Supply, demand and prices

Here is a typical statement regarding supply and demand: “if the demand for any product increases, given the existing supply, the price of that product will rise.” This wording gives the impression that a supply exists, as if suspended through time. In fact, supply and demand are constantly changing. They are flows, not static quantities. The supply available now is not there a moment later.

The typical statement could be interpreted as meaning that, if the demand flow had been stronger at a given moment than it was, and the supply flow had been as it was at that moment, then the price would have been higher.

Even this is misleading. It is vital to remember that we are talking about “tendencies” not equations, because human action is not deterministic but deliberative. If a stronger demand flow had met the supply flow at that given moment, what could happen? Possible conditions at the next moment are many: prices rise, supply flow increases, demand flow decreases, sellers supply ‘loyal’ buyers and phase in price rises over a period, or demand shifts to similar products of higher quality. These are all possibilities and there may be many more.

I would suggest an alternative general statement: There is a constant tendency for supply to match expected demand. During periods when demand is rising whilst supply is rising more slowly or not at all, prices tend to rise and this price rise tends to counteract the imbalance. The idea can be similarly stated for falling demand as well as rising or falling supply. Let’s not forget either, that this self-balancing tendency may be hindered if the freedom of any actual or potential sellers or buyers is restricted, for example by intimidation, regulation or other state intervention.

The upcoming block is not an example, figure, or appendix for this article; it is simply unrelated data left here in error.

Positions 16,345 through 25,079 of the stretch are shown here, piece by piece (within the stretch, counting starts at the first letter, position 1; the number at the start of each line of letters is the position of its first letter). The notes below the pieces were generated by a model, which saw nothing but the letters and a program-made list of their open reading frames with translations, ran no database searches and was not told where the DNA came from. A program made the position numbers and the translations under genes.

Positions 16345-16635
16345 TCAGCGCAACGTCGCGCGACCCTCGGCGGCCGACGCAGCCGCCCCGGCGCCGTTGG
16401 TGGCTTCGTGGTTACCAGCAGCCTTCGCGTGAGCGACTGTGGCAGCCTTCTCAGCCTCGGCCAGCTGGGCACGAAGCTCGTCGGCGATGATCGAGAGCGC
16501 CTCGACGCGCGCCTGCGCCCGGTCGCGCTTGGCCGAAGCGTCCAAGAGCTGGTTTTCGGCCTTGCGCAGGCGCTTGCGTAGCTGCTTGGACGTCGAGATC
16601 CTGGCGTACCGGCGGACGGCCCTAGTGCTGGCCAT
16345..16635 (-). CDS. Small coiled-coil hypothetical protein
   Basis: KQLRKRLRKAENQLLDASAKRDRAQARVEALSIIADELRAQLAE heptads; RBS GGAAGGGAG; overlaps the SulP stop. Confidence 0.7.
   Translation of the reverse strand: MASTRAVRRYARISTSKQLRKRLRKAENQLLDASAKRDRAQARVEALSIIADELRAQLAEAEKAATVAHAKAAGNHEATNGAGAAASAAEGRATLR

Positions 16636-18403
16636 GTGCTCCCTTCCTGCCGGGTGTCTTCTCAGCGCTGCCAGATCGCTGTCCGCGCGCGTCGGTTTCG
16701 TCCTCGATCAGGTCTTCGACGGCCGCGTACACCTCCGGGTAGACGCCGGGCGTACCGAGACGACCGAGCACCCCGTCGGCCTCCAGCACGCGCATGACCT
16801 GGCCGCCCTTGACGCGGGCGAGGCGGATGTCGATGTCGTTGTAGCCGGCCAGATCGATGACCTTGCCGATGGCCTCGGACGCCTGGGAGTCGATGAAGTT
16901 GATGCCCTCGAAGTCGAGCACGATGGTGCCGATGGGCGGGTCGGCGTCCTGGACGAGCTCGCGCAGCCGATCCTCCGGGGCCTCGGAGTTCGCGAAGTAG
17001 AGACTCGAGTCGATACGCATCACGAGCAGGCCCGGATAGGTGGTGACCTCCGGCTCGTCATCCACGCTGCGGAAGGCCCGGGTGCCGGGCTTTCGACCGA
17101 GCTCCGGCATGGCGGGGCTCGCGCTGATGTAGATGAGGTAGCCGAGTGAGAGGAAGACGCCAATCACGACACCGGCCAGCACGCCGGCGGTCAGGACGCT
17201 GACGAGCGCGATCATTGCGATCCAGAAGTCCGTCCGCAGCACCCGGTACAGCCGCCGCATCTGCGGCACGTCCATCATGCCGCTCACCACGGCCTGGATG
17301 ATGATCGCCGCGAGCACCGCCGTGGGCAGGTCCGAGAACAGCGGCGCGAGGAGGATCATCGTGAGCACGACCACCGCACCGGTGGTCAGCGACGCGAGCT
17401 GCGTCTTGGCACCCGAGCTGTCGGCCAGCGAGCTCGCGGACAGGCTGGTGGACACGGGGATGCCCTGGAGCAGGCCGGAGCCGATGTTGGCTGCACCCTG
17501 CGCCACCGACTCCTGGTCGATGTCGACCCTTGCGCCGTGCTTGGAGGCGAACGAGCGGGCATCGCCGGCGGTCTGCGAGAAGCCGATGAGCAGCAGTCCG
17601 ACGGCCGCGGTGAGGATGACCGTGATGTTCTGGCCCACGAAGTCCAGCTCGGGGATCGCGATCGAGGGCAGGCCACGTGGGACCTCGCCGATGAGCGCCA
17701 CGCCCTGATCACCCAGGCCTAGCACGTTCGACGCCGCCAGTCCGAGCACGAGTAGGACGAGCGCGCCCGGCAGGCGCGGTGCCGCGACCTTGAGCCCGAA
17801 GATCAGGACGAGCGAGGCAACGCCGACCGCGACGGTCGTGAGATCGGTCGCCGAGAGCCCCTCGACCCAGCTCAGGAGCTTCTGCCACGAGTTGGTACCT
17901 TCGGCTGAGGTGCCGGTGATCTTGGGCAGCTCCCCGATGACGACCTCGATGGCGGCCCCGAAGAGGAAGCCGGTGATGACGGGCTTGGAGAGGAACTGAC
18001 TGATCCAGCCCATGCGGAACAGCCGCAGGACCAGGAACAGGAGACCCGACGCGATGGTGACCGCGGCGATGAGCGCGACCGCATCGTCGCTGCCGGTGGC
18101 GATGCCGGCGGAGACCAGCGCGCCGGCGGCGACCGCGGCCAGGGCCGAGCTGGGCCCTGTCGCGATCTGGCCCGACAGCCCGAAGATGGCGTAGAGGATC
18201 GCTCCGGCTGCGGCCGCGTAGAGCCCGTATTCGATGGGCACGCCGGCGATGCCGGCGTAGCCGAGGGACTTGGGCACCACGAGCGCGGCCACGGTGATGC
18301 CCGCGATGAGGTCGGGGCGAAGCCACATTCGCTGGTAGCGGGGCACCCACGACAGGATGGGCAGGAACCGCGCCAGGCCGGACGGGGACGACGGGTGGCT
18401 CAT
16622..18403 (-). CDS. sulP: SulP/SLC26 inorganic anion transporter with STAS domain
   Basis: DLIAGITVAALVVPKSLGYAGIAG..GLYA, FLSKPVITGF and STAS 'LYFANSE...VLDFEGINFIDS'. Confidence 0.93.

Changes in supply are made by entrepreneurs, who choose the quantities, qualities and prices of products that they will offer on a particular day. They have to guess what mix of these things buyers will want on that day. It is like a game of rock, paper, scissors: neither seller nor buyer know what the other will sell or buy tomorrow; both try to anticipate the other. They often use information about past behaviour to guess future behaviour. There is no continuum, but rather a series of jumps in the dark. There is rarely a static market where buyers and sellers hang around, adjusting their positions and eventually finding the right price to clear the market. If the market were static, that is what would happen, but it is not and so the market doesn’t clear exactly, except on rare occasions and by chance.

Finally, a word against graphs showing supply demand curves, which are perhaps even worse than the typical statement with which we started. These graphs suggest that there is a static set of data for supply and demand, perhaps in a computer model, where the modeller can adjust price and see supply and demand shift to clear the market. This data never exists. No-one could ever plot the curves with real data. These graphs can only mislead the student of economics.

Matt Taylor is an entrepreneur and an enthusiastic investor in UK private companies. In 2011, he founded Rockpool Investments, which has so far helped over 3,000 people invest alongside him. Inspired by Sowell’s Basic Economics, Matt is committed to spreading the ideas of freedom and spontaneous order as widely as possible.

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